Romans 14:20 Do not, for the sake of food, destroy the work of God. Everything is indeed clean, but it is wrong for you to make others fall by what you eat; 21 it is good not to eat meat or drink wine or do anything that makes your brother or sister stumble.
Two-thousand years ago new Christians were troubled by meat and wine that had been offered to a pagan god, since purchasing such meat or wine implied approval of idolatry. Since much of the meat and wine in the market had been offered as a sacrifice, the Apostle Paul advocated abstaining from meat and wine, if eating or drinking such items would contribute others thinking these idols held some power.
This is a hard teaching for instead of an easy to follow listing of what to eat and what to avoid, we must consider the cultural context of our eating and drinking. Furthermore, instead of easy to identify false gods with well known rules and customs, we are threatened by an illusion of self-sufficiency.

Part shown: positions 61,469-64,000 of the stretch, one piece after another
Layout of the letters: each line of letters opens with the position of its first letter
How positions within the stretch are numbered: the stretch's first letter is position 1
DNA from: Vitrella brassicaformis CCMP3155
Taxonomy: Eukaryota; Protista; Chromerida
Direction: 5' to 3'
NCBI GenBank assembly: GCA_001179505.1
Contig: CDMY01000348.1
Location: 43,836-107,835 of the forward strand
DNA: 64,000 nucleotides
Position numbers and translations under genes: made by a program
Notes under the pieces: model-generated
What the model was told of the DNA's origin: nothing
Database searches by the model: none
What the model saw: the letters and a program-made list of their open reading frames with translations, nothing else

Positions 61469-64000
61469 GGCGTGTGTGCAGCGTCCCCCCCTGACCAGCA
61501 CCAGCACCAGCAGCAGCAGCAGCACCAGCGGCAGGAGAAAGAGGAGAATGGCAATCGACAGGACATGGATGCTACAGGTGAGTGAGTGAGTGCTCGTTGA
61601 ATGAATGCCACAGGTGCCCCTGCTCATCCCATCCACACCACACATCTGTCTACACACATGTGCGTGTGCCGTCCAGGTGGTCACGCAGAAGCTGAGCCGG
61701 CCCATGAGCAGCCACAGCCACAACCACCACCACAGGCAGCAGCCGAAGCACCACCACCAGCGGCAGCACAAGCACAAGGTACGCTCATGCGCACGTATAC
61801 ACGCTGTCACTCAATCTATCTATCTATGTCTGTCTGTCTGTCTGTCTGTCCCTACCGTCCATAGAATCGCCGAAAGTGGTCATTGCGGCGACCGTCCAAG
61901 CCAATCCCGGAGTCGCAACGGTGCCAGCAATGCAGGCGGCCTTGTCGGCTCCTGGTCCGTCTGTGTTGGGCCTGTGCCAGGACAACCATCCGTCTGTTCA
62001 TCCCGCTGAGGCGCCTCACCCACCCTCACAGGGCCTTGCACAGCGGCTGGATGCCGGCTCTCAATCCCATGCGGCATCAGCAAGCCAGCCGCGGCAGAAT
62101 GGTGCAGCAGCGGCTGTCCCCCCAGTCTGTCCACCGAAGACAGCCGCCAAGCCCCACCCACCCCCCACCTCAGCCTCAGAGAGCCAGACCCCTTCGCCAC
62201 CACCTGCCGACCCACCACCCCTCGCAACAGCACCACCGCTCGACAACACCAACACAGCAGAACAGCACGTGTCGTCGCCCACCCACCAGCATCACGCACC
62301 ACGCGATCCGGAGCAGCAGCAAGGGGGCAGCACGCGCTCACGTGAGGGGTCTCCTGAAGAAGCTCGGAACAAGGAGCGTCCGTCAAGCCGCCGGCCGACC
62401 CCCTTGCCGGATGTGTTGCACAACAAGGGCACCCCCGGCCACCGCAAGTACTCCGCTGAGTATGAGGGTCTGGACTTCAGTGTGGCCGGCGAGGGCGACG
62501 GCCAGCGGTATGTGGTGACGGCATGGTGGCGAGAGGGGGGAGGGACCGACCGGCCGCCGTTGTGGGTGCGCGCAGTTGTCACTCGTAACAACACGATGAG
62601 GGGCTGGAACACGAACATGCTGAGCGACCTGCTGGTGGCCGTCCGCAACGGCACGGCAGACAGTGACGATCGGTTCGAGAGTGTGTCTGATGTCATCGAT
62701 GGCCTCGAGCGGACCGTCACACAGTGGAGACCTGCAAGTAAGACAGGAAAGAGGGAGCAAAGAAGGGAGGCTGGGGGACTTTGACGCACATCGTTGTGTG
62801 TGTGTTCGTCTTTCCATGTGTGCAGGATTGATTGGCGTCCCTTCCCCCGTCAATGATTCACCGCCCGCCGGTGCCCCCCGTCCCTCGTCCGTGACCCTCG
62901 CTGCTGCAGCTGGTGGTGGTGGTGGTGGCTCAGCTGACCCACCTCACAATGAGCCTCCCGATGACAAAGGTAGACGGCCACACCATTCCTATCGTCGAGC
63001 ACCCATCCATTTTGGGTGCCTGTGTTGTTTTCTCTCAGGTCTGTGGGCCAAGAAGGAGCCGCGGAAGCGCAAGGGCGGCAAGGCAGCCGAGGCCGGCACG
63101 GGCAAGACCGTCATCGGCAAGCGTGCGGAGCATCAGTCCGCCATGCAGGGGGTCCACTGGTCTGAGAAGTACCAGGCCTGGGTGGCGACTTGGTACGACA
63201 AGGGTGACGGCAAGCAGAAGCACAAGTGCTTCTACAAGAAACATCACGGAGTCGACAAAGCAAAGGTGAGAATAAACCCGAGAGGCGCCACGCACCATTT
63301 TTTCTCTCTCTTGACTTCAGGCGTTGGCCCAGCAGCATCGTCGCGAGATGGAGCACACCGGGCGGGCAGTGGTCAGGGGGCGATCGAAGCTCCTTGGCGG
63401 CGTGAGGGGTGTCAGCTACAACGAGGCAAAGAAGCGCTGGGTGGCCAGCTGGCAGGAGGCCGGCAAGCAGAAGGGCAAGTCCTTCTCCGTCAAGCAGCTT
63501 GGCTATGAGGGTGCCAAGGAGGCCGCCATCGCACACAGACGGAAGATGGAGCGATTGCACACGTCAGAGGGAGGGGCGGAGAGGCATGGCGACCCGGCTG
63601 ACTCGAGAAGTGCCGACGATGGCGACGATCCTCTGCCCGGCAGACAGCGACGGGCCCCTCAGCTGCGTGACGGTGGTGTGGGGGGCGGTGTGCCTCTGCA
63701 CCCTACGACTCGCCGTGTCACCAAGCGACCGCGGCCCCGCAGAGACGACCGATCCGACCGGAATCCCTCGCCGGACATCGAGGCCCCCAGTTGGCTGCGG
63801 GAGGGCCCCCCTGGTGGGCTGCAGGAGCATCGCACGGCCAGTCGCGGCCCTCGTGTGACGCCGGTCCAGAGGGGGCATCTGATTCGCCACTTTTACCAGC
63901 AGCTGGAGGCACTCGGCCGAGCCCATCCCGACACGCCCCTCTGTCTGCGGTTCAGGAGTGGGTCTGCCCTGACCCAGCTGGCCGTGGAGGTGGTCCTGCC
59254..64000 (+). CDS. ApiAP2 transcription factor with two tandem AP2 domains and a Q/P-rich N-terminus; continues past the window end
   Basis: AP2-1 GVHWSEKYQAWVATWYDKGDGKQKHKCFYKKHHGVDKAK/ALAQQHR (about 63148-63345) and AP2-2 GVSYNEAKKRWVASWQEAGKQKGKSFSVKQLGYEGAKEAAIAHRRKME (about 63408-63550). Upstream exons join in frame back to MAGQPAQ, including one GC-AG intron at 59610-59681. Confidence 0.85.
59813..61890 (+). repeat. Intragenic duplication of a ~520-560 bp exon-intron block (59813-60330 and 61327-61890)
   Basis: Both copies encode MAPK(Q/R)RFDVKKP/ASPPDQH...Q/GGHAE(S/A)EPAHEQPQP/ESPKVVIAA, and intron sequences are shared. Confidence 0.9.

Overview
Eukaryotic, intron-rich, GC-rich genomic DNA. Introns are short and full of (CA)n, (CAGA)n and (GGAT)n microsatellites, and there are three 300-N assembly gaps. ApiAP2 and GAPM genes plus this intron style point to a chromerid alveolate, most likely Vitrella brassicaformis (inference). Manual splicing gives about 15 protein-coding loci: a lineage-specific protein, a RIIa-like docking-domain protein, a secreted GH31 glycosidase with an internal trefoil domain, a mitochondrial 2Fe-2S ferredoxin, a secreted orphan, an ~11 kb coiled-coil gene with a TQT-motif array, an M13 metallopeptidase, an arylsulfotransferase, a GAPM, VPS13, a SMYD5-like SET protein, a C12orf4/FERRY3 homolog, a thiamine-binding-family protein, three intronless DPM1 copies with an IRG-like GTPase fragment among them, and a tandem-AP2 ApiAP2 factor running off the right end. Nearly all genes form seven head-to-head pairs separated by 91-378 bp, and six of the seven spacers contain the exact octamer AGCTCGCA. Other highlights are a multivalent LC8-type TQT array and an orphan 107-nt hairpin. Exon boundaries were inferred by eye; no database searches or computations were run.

Thus abstaining from beer is essential when I dine with a colleague recovering from excess, and enjoying a beer at social event is essential lest others deem me to be smugly self-sufficient. In other words, build up one another by what you eat and what you drink or choose not to eat or drink.